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Beyoncé’s Coachella performance wasn’t just pure entertainment. It was a historic cultural moment.

“Thank you for allowing me to be the first black woman to headline Coachella.”

Those words from Beyoncé, uttered midway through her festival-headlining performance Saturday, were less a humble show of gratitude than a declaration. She interspersed her historically-black-college-themed performance — complete with drum line, majorettes and step-dancing — with a Destiny’s Child reunion and cameos by her sister Solange and husband, Jay-Z.

Thanks to the Coachella livesteam, which repeated the performance Sunday for those who may have missed the initial concert, people all around the world could watch along. It became a major cultural event, rivaling her 2016 Super Bowl halftime performance.

While Beyoncé intended to entertain the live audience in Indio, Calif., the performance was clearly also meant to thrill people watching from afar.

Coachella has come to be known for an easygoing, boho aesthetic, with the stereotypical Coachella attendee a drunk white hipster wearing a Native American headdress and loads of glitter. On Friday, Vince Staples referred to the main stage as “the white people stage,” telling the crowd, “I know y’all don’t know who I am cause none of y’all look like me, but I don’t give a [expletive].”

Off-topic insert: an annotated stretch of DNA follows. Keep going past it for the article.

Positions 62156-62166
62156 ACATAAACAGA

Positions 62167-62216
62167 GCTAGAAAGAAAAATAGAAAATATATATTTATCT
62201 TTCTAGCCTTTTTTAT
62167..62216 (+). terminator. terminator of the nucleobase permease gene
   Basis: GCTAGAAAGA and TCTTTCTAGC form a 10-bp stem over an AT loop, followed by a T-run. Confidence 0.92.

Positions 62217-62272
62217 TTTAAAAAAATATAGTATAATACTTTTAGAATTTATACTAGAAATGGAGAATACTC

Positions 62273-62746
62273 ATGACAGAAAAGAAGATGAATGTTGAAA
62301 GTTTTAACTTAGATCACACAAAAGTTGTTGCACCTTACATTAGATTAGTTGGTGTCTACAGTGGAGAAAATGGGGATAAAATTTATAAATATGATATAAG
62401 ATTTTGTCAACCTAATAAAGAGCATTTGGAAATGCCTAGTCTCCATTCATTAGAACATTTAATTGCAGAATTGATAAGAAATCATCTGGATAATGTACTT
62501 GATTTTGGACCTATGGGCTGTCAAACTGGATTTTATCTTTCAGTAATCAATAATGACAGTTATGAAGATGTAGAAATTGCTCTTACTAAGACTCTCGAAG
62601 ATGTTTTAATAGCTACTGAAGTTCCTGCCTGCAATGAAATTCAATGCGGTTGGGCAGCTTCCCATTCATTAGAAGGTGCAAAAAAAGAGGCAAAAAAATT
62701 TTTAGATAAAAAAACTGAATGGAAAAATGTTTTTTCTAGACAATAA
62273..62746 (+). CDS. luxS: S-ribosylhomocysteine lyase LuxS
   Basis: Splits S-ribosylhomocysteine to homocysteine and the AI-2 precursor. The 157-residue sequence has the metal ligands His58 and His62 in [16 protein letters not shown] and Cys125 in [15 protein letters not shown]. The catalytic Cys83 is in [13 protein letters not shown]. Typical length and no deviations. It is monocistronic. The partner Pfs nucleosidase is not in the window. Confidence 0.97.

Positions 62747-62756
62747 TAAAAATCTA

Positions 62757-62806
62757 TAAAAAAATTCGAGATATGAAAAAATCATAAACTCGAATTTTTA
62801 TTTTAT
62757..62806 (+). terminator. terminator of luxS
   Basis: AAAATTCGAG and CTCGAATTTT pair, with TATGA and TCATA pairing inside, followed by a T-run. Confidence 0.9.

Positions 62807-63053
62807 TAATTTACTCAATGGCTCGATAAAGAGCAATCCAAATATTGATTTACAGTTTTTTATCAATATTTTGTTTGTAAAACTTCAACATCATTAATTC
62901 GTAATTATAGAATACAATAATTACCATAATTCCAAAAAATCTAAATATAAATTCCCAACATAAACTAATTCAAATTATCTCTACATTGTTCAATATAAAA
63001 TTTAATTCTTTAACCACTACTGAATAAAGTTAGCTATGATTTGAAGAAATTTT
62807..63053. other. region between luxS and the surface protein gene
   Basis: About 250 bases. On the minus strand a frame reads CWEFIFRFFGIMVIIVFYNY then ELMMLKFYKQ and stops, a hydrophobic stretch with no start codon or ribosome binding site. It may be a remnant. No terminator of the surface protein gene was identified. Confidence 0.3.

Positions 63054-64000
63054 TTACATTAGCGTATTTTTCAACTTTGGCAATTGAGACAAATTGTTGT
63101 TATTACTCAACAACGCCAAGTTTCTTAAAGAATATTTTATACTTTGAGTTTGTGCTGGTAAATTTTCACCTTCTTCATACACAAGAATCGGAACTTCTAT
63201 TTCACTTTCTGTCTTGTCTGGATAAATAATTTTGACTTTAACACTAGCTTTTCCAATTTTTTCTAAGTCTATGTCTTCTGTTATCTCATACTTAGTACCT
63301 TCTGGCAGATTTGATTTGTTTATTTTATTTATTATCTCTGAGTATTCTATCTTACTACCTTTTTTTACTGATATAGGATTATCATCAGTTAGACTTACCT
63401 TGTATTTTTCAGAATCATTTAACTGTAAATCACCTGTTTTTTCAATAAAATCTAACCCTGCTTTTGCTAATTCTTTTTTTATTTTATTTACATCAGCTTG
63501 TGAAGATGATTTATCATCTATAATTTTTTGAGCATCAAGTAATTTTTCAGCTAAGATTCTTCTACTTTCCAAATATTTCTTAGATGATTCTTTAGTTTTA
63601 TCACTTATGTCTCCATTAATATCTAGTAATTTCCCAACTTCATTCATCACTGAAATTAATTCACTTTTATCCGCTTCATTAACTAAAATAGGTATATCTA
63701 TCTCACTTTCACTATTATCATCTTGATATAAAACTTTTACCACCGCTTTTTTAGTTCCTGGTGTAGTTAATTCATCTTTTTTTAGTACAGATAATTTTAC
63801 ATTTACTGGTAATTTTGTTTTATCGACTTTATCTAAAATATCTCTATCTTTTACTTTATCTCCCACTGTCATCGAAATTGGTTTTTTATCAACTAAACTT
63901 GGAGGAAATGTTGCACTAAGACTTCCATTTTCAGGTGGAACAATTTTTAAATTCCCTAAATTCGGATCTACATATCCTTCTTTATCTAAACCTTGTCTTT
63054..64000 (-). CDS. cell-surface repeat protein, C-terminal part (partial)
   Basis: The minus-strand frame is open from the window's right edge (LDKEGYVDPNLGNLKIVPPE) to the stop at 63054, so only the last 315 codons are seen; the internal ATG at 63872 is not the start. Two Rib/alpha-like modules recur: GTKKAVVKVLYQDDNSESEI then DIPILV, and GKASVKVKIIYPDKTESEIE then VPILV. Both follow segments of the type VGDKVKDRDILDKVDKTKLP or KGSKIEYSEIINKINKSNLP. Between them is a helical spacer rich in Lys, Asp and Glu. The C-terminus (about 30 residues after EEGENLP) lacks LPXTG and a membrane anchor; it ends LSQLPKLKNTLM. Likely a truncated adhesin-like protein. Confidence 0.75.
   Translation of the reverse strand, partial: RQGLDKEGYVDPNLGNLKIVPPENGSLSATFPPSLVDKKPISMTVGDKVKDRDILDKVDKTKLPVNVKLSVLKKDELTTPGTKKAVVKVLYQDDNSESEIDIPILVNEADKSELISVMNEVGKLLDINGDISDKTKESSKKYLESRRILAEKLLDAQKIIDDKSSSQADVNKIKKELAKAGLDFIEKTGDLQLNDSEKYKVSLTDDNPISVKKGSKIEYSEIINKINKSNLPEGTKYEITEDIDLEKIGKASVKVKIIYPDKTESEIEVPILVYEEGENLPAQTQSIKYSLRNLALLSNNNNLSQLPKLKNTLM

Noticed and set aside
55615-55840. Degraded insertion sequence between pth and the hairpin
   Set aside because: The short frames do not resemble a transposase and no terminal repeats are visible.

By Saturday, Beyoncé claimed that space as her own — a DJ announced this was officially “Beychella.”

For her “Lemonade” tour, Beyoncé had elaborate set designs, featuring pools of water and video screens that breathed out actual fire. At Coachella, her backing of more than a hundred musicians and dancers in yellow and black, many wearing berets and placed in a pyramid formation on bleachers, was just as spectacular.

Beyoncé had basically created her own HBCU: the University of Beyoncé. The school colors: yellow and black (the yellow, a theme from her album “Lemonade,” is also the color of her Beyhive horde of fans). The fraternity brothers’ clothes

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